Thus, on May 27, 1981, petitioners filed with the National Capital Region, Ministry of Labor and Employment, a complaint for illegal dismissal with claims for backwages, earned commissions and other benefits, docketed as Case No. NCR-STF-5-2851-81. The Regional Director of said ministry, in an Order dated September 21, 1982, dismissed the complaints of the petitioners, except the claim for allowances which private respondent was ordered to pay. A reconsideration of the Order was sought by the petitioners in a motion filed on September 30, 1982. This motion, however, was treated as an appeal to the Minister of Labor. On appeal, Deputy Minister Vicente Leogardo, Jr. of the Ministry of Labor issued an Order dated January 7, 1983, affirming the Regional Director's Order dated September 21, 1982, wherein it ruled that the petitioners have not attained permanent status since private respondent was justified in requiring a longer period of probation, and that the termination of petitioners' services was valid since the latter failed to meet their sales quotas. Hence, this petition for certiorari on the alleged ground that public respondent committed grave abuse of discretion amounting to lack of jurisdiction. Specifically, petitioners submit that: 1. The Hon. Regional Director and the Hon. Deputy Minister committed grave abuse of discretion amounting to lack of jurisdiction in ruling that the probationary employment of petitioners herein is eighteen (18) months instead of the mandated six (6) months under the Labor Code, and in consequently further ruling that petitioners are not entitled to security of tenure while under said probation for 18 months. 2. The Hon. Regional Director and the Hon. Deputy Minister committed grave abuse of discretion amounting to lack of jurisdiction in ruling that petitioners were dismissed for a just and valid cause. 3. The Hon. Regional Director and the Hon. Deputy Minister committed grave abuse of discretion amounting to lack of jurisdiction in ruling that petitioners are not entitled to the commissions they have earned and accrued during their period of employment. Petitioners contend that under Articles 281-282 of the Labor Code, having served the respondent company continuously for over six (6) months, they have become automatically regular employees notwithstanding an agreement to the contrary. Articles 281-282 read thus: Art. 282. Probationary Employment. Probationary employment shall not exceed six (6) months from the date the employee started working, unless it iscCovered by an apprenticeship agreement stipulating a longer period. The services of an employee who has been engaged on a probationary basis may be terminated for a just cause or when he fails to qualify as a regular employee in accordance with reasonable standards made known by the employer to the employee at the time of his engagement. An employee who is allowed to work after a probationary period shall be considered a regular employee. (As amended by PD 850). Art. 281. Regular and Casual Employment. The provisions of written agreement to the contrary notwithstanding and regardless of the oral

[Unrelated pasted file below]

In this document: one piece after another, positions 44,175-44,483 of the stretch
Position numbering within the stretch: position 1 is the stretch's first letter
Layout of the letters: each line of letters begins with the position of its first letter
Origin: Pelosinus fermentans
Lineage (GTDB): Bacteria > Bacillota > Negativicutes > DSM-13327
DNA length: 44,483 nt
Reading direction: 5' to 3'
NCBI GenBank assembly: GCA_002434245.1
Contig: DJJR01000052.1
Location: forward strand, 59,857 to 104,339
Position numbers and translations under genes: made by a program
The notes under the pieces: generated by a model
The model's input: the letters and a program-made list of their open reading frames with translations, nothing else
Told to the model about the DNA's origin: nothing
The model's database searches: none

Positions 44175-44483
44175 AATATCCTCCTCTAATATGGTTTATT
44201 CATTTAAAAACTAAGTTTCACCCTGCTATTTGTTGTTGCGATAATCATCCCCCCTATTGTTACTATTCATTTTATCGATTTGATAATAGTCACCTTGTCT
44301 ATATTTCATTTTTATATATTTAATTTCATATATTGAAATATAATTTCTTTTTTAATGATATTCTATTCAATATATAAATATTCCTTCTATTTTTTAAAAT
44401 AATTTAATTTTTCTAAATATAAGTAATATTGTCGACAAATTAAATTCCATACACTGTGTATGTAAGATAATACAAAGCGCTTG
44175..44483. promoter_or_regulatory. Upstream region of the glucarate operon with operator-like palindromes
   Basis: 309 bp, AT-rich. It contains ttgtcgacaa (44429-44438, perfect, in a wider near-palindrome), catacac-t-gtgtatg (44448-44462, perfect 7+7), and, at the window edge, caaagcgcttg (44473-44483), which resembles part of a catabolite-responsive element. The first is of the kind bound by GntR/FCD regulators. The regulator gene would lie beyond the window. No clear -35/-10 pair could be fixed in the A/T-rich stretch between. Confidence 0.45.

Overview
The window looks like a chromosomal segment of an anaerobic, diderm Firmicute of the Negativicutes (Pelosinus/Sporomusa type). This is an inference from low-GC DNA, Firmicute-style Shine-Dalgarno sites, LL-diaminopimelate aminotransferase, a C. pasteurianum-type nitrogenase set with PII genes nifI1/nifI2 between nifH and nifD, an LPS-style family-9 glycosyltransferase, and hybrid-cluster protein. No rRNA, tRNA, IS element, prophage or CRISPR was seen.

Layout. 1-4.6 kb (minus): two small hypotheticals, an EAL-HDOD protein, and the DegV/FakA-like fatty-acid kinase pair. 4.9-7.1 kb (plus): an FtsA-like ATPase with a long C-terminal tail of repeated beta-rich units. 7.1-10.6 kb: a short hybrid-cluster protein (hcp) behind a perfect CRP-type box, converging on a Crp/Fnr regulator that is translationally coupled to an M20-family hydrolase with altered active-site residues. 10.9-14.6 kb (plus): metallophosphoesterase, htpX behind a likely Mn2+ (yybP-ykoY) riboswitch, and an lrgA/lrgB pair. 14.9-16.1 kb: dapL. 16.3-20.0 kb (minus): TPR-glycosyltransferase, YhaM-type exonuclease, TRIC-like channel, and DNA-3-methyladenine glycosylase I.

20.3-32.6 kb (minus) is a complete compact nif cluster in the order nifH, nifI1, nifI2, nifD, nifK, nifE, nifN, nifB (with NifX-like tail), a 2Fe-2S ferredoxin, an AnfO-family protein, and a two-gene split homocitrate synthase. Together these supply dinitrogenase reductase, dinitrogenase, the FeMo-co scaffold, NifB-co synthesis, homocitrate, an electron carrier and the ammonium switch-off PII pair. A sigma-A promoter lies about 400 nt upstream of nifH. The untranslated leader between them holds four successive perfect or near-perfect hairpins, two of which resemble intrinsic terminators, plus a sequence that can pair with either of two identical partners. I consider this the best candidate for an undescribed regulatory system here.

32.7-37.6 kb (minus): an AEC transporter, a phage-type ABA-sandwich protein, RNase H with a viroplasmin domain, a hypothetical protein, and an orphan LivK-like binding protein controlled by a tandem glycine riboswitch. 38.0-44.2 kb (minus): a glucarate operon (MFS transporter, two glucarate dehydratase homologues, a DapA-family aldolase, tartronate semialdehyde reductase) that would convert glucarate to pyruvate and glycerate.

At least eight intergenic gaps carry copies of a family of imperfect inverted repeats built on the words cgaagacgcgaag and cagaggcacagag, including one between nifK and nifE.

agreements of the parties, an employment shall be deemed to be regular where the employee has been engaged to perform activities which are usually necessary or desirable in the usual business or trade of the employer, except where the employment has been fixed for a specific project or undertaking the completion or termination of which has been determined at the time of the engagement of the employee or where the work or services to be performed is seasonal in nature and the employment is for the duration of the season. An employment shall be deemed to be casual if it is not covered by the preceeding paragraph. Provided, That, any employee who has rendered at least one year of service, whether such service is continuous or broken, shall be considered a regular employee with respect to the activity in which he is employed and his employment shall continue while such actually exists. (As amended by PD 850). It is petitioners' submission that probationary employment cannot exceed six (6) months, the only exception being apprenticeship and learnership agreements as provided in the Labor Code; that the Policy Instruction of the Minister of Labor and Employment nor any agreement of the parties could prevail over this mandatory requirement of the law; that this six months prescription of the Labor Code was mandated to give further efficacy to the constitutionally-guaranteed security of tenure of workers; and that the law does not allow any discretion on the part of the Minister of Labor and Employment to extend the probationary period for a longer period except in the aforecited instances. Finally, petitioners maintain that since they are regular employees, they can only be removed or dismissed for any of the just and valid causes enumerated under Article 283 of the Labor Code. We reject petitioners' contentions. They have no basis in law. Generally, the probationary period of employment is limited to six (6) months. The exception to this general rule is When the parties to an employment contract may agree otherwise, such as when the same is established by company policy or when the same is required by the nature of work to be performed by the employee. In the latter case, there is recognition of the exercise of managerial prerogatives in requiring a longer period of probationary employment, such as in the present case where the probationary period was set for eighteen (18) months, i.e. from May, 1980 to October, 1981 inclusive, especially where the employee must learn a particular kind of work such as selling, or when the job requires certain qualifications, skills, experience or training. Policy Instruction No. 11 of the Minister of Labor and Employment has clarified any and all doubts on the period of probationary employment. It states as follows: Probationary Employment has been the subject of misunderstanding in some quarter. Some people believe six (6) months is the probationary period in all cases. On the other hand employs who have already served the probationary period are sometimes required to serve again on probation. Under the Labor Code, six (6) months is the general probationary period ' but the probationary period is actually the period needed to determine fitness for the job. This period, for lack of a better measurement is deemed to be the period needed to learn the job.